Secrets to choosing healthy salad dressings
Very few of us actually like eating a salad without dressing. But how to choose a healthy salad dressing is easier said than done. Depending on what you choose to add the final touch to a leafy green salad, the dressing can either make it super healthy or super disastrous covering your salad greens with too much fat, sugar and extra calories.
Creating a nutritious salad plate with a bed of spinach or kale leaves topped with tomatoes, carrots, mushrooms, or any other salad options makes for a healthy meal loaded with vitamins, minerals, and antioxidants. But it’s the not-as-nutritious extras of bacon bits, cheese, croutons and then pouring on the salad dressing, that may add significant unhealthy components.
Salad dressings are sort of like the frosting on a cake – it adds delicious flavors to bring out the best in your plate full of vegetables. But two tablespoons of salad dressings – considered a standard serving size – can add up quickly to about 170 calories. Just those extra calories alone are already one-quarter of a day’s sodium, and one-and-a-half fast food cheeseburger’s worth of fat to the salad. Many of us typically are adding more than just 2 tablespoons of salad dressings to our salad plates.
Should you skip salad dressing altogether? The answer thankfully is no. Salad dressings, when chosen carefully, not only provide delicious flavor but many benefits. Vitamins such as A and K, found abundantly in leafy greens and other vegetables, are fat-soluble vitamins. To maximize their absorption in the body, they need to be eaten along with foods containing fat and salad dressings are your answer. Salad dressings primary ingredient is oil, a fat that can help your body absorb those important vitamins of A and K found in many vegetables. If you skip putting salad dressing on your salad and eat it without any source of fat, you will lose out on your body’s ability to absorb those key nutrients.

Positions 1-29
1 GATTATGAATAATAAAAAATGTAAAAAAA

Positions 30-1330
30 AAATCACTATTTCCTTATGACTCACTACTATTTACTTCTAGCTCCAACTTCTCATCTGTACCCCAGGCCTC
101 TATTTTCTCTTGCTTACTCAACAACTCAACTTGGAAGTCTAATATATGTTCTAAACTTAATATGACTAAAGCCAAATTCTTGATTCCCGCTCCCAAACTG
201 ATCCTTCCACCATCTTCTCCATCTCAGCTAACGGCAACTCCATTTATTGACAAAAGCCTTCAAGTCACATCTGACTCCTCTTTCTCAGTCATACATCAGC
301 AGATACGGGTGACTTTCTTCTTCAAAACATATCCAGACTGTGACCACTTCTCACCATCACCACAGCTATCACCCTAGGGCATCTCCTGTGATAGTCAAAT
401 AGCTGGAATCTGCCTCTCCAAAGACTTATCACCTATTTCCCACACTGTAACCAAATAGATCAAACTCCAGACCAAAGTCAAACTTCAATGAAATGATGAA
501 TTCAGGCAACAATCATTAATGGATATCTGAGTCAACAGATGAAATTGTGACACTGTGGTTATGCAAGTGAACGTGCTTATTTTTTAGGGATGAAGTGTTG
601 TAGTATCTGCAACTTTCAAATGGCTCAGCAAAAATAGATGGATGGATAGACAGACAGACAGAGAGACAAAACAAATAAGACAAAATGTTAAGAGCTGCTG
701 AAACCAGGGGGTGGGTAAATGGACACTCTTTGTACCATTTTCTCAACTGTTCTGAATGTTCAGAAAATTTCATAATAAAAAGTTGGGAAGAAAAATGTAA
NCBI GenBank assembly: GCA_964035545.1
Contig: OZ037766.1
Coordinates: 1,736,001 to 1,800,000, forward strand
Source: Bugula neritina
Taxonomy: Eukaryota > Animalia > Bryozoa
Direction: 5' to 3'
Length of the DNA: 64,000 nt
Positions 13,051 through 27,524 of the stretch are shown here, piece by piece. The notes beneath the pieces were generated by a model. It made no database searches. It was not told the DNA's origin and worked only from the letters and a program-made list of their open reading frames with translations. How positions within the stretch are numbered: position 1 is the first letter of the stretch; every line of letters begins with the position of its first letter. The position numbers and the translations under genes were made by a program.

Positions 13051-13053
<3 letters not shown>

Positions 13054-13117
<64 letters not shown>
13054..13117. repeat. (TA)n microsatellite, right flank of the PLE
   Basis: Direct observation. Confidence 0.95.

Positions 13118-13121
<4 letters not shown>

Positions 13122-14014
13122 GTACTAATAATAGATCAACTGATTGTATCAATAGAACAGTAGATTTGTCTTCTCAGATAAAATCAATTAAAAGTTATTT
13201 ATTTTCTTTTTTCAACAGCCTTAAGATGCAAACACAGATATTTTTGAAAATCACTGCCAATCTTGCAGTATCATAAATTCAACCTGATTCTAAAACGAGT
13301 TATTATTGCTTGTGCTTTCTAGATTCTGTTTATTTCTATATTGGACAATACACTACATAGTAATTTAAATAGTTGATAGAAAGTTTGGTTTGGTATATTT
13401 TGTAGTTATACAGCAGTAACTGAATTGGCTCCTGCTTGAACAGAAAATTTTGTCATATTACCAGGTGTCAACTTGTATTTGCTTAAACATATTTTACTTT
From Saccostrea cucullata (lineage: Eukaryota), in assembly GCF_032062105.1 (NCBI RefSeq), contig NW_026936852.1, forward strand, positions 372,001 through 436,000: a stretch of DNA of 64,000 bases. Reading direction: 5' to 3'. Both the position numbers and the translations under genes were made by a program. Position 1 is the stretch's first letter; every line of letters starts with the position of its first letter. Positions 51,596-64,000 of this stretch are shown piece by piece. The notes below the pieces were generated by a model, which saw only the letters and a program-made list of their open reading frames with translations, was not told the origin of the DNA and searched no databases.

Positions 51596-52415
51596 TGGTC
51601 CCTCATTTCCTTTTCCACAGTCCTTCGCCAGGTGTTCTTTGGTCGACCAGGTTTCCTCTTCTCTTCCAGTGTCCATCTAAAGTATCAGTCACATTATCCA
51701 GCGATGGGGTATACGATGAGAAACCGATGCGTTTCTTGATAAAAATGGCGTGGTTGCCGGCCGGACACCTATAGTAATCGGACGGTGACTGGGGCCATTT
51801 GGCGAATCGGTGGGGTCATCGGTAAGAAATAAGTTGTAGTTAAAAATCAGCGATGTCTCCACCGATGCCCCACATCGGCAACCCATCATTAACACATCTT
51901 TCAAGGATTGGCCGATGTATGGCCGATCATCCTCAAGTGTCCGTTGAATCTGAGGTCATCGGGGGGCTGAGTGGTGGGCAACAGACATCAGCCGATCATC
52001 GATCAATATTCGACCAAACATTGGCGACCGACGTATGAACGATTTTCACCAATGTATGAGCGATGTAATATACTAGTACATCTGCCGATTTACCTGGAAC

Steps on choosing a healthy salad dressing
· Drizzle don’t drench – Even if you pick a healthy salad dressing, using too much will load your salad with calories. To help prevent that, grab your measuring spoons and actually measure out the standard serving size for salad dressings of 2 tablespoons. You may be surprised how much less dressing that is compared to what you usually have. Another trick helping to go easy on the pour is to keep the dressing on the side in a small bowl, and dip each bite of your salad into it to help control how much you eat.
· Skip creamy salad dressings – Oil and vinegar-based dressings usually offer less fat and calories than cream-based dressings. If the vinegar-style is not your thing, try using a smaller serving size.
· Make your own salad dressing – The best way to ensure you are having a healthy dressing is to make it yourself. This puts you in charge of controlling the ingredients. Here are recipes of delicious healthy salad dressings to try.
· The first three ingredients should be oil, water, and some kind of vinegar – These three ingredients make the base of a good salad dressing and is what makes a dressing a healthy choice. Vinegar and water are calorie-free and oil like olive oil, adds a healthy fat. Check on the Nutrition Facts Label and choose a dressing with no more than 0.5 grams of saturated fat per serving. Look for salad dressings that have listed in the ingredients herbs and spices to add in an extra punch of nutrients.
· Avoid fat free dressings – As addressed earlier in the article, you actually want to use a salad dressing with fat in it. Fat helps you absorb fat-soluble vitamins found in certain vegetables. Fat also helps slow the digestion process keeping you feeling fuller longer. While fat free dressings may have less calories than dressings with fat, when fat is removed, the ingredient used to replace it is almost always sugar. Sugar is an empty calorie food with little if any nutritional value. Stick with a dressing made from olive oil or canola oil for the healthiest dressings on the market.